Some small-dollar lenders are going to lawyer up: "I’m just one guy and so it is my opinion. But I think you are going to see direct comments. When I say directly interface with a regulator, I think you are going to see widespread public and private comments back to the CFPB from a number of different sectors from which they were not expecting to get the feedback from. I think if you look at the outcome of how mortgage lending began and where it ended at the CFPB – and I am not an expert on it and I cannot answer questions on it – but there was clearly give and take there. So I think that is one path. I think you will see some form of legal challenges along the way from the parties who are most impacted, or [among those for whom it] becomes clear will be deeply impacted or going out of business as a result. I think someone will make a legal challenge if these rules were to go forward as they were. I think there is a high probability that some – I can’t say who or how many – some state Attorneys General are going to take exception to this and make comments and put pressures toward the CFPB. [Here he is interrupted by an analyst from Independent Credit Research] And the last category: I think you will see many trade associations, including those that we participate in, voluntarily providing research with data the CFPB does not have access to, to better define how the impact of the outcomes will be. I think all of that is going to happen."

He is not thrilled with the underwriting rules for repeat lending:  The notion of having judgment and clarity into subtle changes in a consumer’s life, even so much as saying if they pay off a loan and want to borrow again, I am supposed to go in and figure out if somehow their situation in life is such that I should make them another loan? Let me be blunt. In the lending business, if you pay me back that is pretty good evidence that you are a good credit risk. Generally my answer would be ‘thank you very much for paying me back. How might I serve you in the future?’ So I don’t know how I get from there to ‘thank you for paying me back. Tell me about your wife and your marriage, how are things going, how many hours are you getting a week at Home Depot, think you are getting enough to get another loan?' Does this feel good?"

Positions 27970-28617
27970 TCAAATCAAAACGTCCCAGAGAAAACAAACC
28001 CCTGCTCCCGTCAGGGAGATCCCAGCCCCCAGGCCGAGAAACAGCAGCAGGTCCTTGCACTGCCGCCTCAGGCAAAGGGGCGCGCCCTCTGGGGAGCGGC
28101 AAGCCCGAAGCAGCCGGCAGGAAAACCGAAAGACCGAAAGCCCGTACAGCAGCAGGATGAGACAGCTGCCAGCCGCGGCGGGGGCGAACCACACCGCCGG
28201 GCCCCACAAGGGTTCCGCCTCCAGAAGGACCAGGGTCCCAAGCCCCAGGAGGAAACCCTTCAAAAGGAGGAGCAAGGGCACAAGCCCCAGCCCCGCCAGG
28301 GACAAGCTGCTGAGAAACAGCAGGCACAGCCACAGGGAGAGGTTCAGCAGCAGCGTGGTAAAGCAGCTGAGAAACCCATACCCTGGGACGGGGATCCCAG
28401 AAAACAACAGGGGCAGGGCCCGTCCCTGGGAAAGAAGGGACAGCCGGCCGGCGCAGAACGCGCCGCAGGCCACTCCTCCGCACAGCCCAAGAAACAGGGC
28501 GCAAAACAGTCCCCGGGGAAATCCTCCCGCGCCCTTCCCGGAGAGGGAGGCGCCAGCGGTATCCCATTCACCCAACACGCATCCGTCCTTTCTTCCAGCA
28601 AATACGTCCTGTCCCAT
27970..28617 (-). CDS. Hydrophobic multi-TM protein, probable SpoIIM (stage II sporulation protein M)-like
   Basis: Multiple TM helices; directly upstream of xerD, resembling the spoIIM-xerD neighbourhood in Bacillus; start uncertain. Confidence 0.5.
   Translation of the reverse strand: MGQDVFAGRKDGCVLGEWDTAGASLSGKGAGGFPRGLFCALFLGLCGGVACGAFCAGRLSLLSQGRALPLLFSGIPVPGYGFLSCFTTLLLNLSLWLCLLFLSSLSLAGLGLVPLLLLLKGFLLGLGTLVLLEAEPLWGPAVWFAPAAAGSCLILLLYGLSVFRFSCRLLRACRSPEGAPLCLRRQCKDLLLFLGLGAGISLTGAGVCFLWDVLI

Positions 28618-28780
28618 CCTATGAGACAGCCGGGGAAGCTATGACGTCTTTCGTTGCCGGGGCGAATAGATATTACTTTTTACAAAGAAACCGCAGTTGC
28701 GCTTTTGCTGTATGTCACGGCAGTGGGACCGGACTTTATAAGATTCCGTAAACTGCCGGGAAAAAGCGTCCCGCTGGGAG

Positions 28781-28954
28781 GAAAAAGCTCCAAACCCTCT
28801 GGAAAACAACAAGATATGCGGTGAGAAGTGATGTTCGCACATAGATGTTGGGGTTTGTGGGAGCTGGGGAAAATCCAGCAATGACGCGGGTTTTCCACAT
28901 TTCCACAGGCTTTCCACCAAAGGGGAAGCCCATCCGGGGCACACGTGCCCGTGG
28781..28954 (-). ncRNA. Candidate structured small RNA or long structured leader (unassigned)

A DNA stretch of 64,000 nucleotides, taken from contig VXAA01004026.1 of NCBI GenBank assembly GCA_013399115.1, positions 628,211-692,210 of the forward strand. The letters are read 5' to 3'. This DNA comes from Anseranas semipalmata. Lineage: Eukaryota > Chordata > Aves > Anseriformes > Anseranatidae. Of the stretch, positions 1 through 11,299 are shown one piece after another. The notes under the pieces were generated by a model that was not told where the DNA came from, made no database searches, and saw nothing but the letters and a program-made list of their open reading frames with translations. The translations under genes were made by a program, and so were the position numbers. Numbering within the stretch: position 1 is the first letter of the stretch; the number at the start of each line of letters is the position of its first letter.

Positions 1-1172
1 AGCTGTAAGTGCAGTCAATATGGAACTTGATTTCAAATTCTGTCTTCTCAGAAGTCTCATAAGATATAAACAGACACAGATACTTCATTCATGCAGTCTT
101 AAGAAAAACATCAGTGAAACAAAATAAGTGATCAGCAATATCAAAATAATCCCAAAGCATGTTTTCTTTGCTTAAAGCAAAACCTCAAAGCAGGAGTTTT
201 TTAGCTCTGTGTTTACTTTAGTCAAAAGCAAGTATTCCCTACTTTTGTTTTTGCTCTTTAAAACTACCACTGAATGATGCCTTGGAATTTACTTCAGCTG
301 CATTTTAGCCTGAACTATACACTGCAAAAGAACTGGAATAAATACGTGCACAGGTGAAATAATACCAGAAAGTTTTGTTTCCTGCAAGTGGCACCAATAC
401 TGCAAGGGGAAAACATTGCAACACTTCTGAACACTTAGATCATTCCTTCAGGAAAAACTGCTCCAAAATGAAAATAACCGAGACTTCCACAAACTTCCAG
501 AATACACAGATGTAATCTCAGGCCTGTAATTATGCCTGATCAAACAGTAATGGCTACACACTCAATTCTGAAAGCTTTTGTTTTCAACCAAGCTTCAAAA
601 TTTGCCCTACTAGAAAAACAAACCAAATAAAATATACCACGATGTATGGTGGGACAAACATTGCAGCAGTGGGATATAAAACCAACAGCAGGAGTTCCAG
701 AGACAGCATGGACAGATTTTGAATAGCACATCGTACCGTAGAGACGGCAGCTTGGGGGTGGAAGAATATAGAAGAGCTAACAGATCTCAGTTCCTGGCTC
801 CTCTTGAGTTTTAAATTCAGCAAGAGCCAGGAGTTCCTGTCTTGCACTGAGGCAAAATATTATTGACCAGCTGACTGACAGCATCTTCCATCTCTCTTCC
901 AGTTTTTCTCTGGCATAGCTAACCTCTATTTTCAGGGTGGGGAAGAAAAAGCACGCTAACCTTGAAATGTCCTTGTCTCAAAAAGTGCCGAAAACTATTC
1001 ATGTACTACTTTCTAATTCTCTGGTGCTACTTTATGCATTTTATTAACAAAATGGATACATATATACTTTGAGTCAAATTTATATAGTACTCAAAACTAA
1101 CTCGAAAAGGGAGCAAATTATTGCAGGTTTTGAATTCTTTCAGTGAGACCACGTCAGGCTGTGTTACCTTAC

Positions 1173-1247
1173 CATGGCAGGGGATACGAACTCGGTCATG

A Chokepoint Mention

Saunders also mentioned he appreciated the House Oversight Committee's focus on Chokepoint. In fact, his comments would seem to underscore that the anxieties offered during the Chokepoint hearing are actually out of touch with reality. Saunders noted that the company increased its number of bank relationships during the last quarter. 

Business Comments

Saunders and CCFI CFO Michael Durbin spent some time talking about how CCFI's business is changing. Durbin noted that the company continues to shift toward more online lending, as evidenced by the fact that year-over-year online revenue growth increased by 115 percent.  The changes from a new channel emphasis are fortified by a simultaneous re-entrenchment toward longer loan terms. Medium-term lending doubled in scope. Overall, their margins shrunk, but that outcome is not a true reflection of current market conditions. It really reflects the fact that moving to online lending while also opening more than twenty new stores creates a lot of bad debt expense. 

While check cashing revenues actually declined, Saunders emphasized that stores still have value. "Within our enterprise we do more than lending. We have a physical environment that is not totally dependent on lending, which in some measures and in some states and in some locations can impact the value of a location in terms of servicing a customer in any regulatory environment, attracting customers to do business with them versus competing strictly online."

But unfortunately, new customers can be a problem: "Degradation in margin can be attributed to new stores." said Durbin. "It is not a matter of location. It is a matter of acquiring new customers. You open up new doors; you have all of the expense associated with having your doors open. You have elevated marketing expenses while you seek to attain market share, and then also there is a process of weeding out, if you will, non-performing customers to establish relationships with customers who will perform and then you have significant elevated net bad debt."